VICKI'S VIEW: City Girl Learns Country


As a newlywed, I felt it my duty as the wife to cook meals. My husband had never cooked anything in his life, so we really had no choice.

Living in the city most of my life, and having a mother who could cook any top chef under the table, we had eaten a lot of ethnic foods. But my husband had eaten nothing but country cooking, except when he came over to my house when we were dating.

So this was my first experience working all day, and then coming home and finding myself having to prepare dinner for the two of us. I must say, we ate a lot of Hamburger Helper.

But several months into our marriage, someone in our country church gave us “a mess of snap beans” (which means a grocery sack full green beans).

I distinctly remember having watched my grandmother pop and snap the beans into segments, so I sort of knew what to do with them. I snapped my way through the entire bag, then dumped them in a pot, added salt and water, cooked them for 5 minutes, and served them up.

After one crunchy bite, my husband looked at me and said, “You need to call my mother.”

My precious mother-in-law told me to go to the butcher and tell him I needed some butt meat.

“Butt meat! I can’t say ‘butt’ to a man I don’t know!” I said, horrified.

“Okay then, ask for jowls,” she said.

“Jowls? You mean like hog jowls? You are pulling my leg! They eat that stuff on Beverly Hillbillies!” I said.

By then she was definitely exasperated. “Just tell him you are cooking beans. He will get you what you need!”

I went to Mr. McElveen, the butcher, and whispered in his ear that I needed meat for my beans. He yelled out across the Sumter Piggly Wiggly, “Hey, Pete, bring me some butt meat!”

I almost died of embarrassment.

My next humiliation came a few weeks later when I was at the same store looking for a ham. As I looked down into the cooler, I found two eyes staring back at me. Blinking, I realized that I was looking at the head of a pig. I screamed bloody murder. My husband ushered me out of there real quick.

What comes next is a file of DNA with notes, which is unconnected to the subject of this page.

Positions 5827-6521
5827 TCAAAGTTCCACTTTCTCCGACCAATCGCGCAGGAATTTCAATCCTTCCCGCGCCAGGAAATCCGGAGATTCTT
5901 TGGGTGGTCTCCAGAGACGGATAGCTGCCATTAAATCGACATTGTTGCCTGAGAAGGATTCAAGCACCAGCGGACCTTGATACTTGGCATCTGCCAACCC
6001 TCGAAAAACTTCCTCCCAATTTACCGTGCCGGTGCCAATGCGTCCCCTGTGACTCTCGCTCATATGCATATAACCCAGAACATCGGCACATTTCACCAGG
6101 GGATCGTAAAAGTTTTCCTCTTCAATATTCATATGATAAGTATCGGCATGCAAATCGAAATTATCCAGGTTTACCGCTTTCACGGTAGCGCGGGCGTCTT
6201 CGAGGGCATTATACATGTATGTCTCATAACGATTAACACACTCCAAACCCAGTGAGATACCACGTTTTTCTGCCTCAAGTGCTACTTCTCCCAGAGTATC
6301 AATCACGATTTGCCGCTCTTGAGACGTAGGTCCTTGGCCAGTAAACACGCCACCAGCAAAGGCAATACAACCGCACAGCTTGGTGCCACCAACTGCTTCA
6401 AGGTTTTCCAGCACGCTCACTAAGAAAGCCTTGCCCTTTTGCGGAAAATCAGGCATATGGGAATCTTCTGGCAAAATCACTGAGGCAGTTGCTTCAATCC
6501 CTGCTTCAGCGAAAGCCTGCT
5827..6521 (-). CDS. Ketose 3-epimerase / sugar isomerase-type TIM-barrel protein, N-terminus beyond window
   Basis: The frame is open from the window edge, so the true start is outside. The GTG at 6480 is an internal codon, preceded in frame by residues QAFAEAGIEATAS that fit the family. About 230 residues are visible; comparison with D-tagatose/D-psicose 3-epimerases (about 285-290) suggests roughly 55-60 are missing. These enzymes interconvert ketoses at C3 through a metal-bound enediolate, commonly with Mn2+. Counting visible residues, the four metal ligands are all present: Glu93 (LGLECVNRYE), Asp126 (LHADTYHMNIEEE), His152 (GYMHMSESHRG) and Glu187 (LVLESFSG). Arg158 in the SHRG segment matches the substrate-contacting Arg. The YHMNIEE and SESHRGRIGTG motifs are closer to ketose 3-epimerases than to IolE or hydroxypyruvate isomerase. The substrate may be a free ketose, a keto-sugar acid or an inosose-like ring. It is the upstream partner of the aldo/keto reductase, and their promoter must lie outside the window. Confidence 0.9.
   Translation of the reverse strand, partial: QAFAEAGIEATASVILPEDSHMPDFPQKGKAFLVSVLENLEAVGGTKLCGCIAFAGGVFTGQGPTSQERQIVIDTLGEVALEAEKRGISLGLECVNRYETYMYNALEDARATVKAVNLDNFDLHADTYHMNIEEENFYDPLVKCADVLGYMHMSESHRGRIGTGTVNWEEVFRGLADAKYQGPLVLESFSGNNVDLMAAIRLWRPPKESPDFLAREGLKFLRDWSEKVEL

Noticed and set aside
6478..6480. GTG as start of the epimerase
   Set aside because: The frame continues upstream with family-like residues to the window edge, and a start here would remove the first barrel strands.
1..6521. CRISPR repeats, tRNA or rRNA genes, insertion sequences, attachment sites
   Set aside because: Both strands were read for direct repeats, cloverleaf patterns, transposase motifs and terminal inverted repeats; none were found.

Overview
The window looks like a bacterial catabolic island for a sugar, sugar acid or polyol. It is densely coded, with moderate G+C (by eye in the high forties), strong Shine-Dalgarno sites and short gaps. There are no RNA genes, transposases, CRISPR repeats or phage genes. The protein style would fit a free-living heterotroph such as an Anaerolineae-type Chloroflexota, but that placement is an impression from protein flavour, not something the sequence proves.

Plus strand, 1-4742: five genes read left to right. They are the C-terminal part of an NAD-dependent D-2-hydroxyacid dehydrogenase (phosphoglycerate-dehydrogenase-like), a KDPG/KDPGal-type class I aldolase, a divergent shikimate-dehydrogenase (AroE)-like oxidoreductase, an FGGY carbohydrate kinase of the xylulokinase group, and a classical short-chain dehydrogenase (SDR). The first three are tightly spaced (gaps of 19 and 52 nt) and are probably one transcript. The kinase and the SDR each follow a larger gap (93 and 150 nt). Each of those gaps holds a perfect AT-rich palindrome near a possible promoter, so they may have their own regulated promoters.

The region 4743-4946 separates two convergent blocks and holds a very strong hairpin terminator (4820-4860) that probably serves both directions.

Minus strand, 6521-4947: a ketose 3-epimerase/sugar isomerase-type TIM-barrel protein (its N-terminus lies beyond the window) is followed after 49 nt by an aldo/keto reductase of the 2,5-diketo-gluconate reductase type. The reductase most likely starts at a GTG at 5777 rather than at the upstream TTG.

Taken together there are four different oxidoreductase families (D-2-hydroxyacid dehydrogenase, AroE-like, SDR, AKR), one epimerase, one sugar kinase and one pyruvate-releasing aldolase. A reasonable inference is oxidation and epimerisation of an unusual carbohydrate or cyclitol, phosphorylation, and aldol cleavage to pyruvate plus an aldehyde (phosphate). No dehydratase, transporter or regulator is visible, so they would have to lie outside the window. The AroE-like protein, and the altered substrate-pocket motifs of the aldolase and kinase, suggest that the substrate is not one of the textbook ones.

Years went by, and I gradually learned to cook all sorts of things and even canned jellies, pickles and beans. But that brings me to my last and final culinary embarrassment. The sweet potatoes.

Living in a tobacco field in North Carolina, I had no neighbors nearby, just a church and graveyard. This was also pre-computer days, so I could only go on what information I already knew. So one day, when a church member came by and brought me a bushel of sweet potatoes, I thought I knew what to do. Peel them.

I spent the entire day, peeling sweet potatoes with my potato peeler. All day.

But at the end of the day, I had plenty of the tasty sweet potatoes in the freezer and ready for meals. I was proud of myself.

The next day was Sunday, and I went to church, completely ignoring the fact that my hands were orange all the way up to my elbows. They had been dyed by the sweet potato peeling fiasco.

Unfortunately, people noticed.

“What in the world did you do to your hands?” I heard that question about a dozen times.

I proudly told everyone that I had peeled an entire bushel of sweet potatoes and put them in the freezer.

The church ladies burst out laughing and then sort of took pity on me when they saw my confused expression.

“Honey, all you had to do is boil them or bake them and the skins come right off,” said the oldest church matriarch.


Okay. I learned something new and something I never forgot…always ask to just be sure.

That turned out to be a good habit, especially when the Filipino lady at church gave me some dry noodles.

“How do I fix these?” I asked.

“Just heat oil in a wok with a little water, throw the noodles in and stand back,” she said.

I thought she was kidding, but she wasn’t. The tiny pile of crispy rice noodles went POOF, and suddenly my pot was filled with a basketball sized pile of noodles. It’s lucky I was prepared, or I could have had a heart attack and died on the spot.


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